KI: Dirge of Cerberus
is specifically designed for
mobile, so that if we were to port it, we would have to redesign it to
take advantage of the DS’s functions such as the touchscreen.
GS: Is the game available in Japan?
No, and there are no plans at this point to make it so.
GS: So it was made specifically for the U.S. market?
GS: Why were you brought back to Japan?
I returned to Japan to produce [mobile title] Final Fantasy Agito XIII
, which was recently announced at E3.
GS: It seems like some of the more notable Square Enix developers
are leaving. Is that one of the reasons you were brought back to Japan?
GS: Because in the U.S., I know you were supposed to be in more of
an executive role, and not as much a creative one. Do you prefer the
I’m more on the business side. Since Final Fantasy Agito 13
is being developed in Japan, I felt I needed to be closer to the developers.
GS: Why is mobile so important to Square Enix?
Mobile has a lot of casual gamers who don’t necessarily play console games, and who aren’t Final Fantasy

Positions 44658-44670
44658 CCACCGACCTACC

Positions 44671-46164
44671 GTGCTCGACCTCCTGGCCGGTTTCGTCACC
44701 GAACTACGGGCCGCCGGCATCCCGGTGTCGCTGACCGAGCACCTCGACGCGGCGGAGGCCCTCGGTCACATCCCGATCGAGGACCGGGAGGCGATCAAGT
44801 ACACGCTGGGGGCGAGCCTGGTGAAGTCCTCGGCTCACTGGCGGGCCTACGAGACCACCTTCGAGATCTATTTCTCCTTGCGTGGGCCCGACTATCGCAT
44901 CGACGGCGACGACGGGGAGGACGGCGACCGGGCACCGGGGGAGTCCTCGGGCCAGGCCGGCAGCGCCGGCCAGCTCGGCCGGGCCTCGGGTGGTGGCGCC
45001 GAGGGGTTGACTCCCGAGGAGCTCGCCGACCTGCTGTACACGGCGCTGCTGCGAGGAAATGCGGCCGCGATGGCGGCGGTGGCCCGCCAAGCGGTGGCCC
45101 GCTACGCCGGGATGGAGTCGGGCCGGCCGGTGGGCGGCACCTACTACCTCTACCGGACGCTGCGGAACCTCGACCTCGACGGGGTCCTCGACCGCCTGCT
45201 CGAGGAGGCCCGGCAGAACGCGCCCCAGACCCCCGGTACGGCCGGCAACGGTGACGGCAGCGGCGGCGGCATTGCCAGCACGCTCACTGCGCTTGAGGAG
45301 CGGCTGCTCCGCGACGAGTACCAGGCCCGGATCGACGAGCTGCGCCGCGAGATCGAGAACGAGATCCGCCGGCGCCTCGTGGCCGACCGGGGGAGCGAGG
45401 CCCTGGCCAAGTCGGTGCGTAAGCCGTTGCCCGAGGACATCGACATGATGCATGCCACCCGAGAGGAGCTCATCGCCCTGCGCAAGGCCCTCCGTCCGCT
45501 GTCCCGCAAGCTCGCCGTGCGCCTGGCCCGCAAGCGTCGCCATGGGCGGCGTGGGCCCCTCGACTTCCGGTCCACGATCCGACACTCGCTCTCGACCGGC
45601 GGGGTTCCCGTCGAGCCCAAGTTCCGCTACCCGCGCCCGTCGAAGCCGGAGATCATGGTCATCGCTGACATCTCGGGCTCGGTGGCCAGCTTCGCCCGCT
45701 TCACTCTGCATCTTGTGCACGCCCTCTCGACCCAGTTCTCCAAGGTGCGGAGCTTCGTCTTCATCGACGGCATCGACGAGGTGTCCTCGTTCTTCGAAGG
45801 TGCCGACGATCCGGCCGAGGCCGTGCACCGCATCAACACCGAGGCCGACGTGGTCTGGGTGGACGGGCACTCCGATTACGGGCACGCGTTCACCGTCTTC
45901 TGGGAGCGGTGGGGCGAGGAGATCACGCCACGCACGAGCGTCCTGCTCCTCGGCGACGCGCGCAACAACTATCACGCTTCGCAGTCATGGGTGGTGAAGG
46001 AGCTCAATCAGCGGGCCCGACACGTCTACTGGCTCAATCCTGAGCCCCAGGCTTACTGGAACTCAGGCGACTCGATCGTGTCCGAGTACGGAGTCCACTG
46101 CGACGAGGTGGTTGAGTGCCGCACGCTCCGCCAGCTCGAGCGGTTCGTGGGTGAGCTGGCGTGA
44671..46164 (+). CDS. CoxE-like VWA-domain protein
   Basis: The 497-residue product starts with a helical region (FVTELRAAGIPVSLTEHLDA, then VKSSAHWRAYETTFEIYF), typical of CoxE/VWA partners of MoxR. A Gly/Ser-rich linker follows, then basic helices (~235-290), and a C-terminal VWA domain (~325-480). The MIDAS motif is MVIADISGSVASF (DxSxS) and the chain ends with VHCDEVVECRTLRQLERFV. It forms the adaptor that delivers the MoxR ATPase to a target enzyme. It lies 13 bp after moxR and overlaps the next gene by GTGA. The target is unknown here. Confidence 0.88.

fans. So mobile allows us to target a different market as well as introduce them to the Final Fantasy
GS: Are there any plans for any other Final Fantasy titles for mobile?
Final Fantasy VII: Before Crisis, which is already available in Japan is coming to the U.S. before the end of this year.
GS: What percentage of your titles do you expect within the next year or so to be mobile titles?
It’s hard to say, but quite a few.
GS: How much of your development resources are going toward mobile titles?
There’s a lot of people working on mobile, though I can’t
say how many, exactly. About the same amount of people who are working
on DS titles, I’d say.
GS: This is a part of Square Enix’s plan to have multiple brands within multiple media?
GS: So how long have you been back in Japan?
Since March of this year. I was preparing for E3.
GS: So how many phones will Dirge of Cerberus: Lost Episode work on, and what platform did you use for it?
The game is made for 3G handsets, and a lot of devices can support the game.
GS: The game is going to be released exclusively to Amp’d Mobile,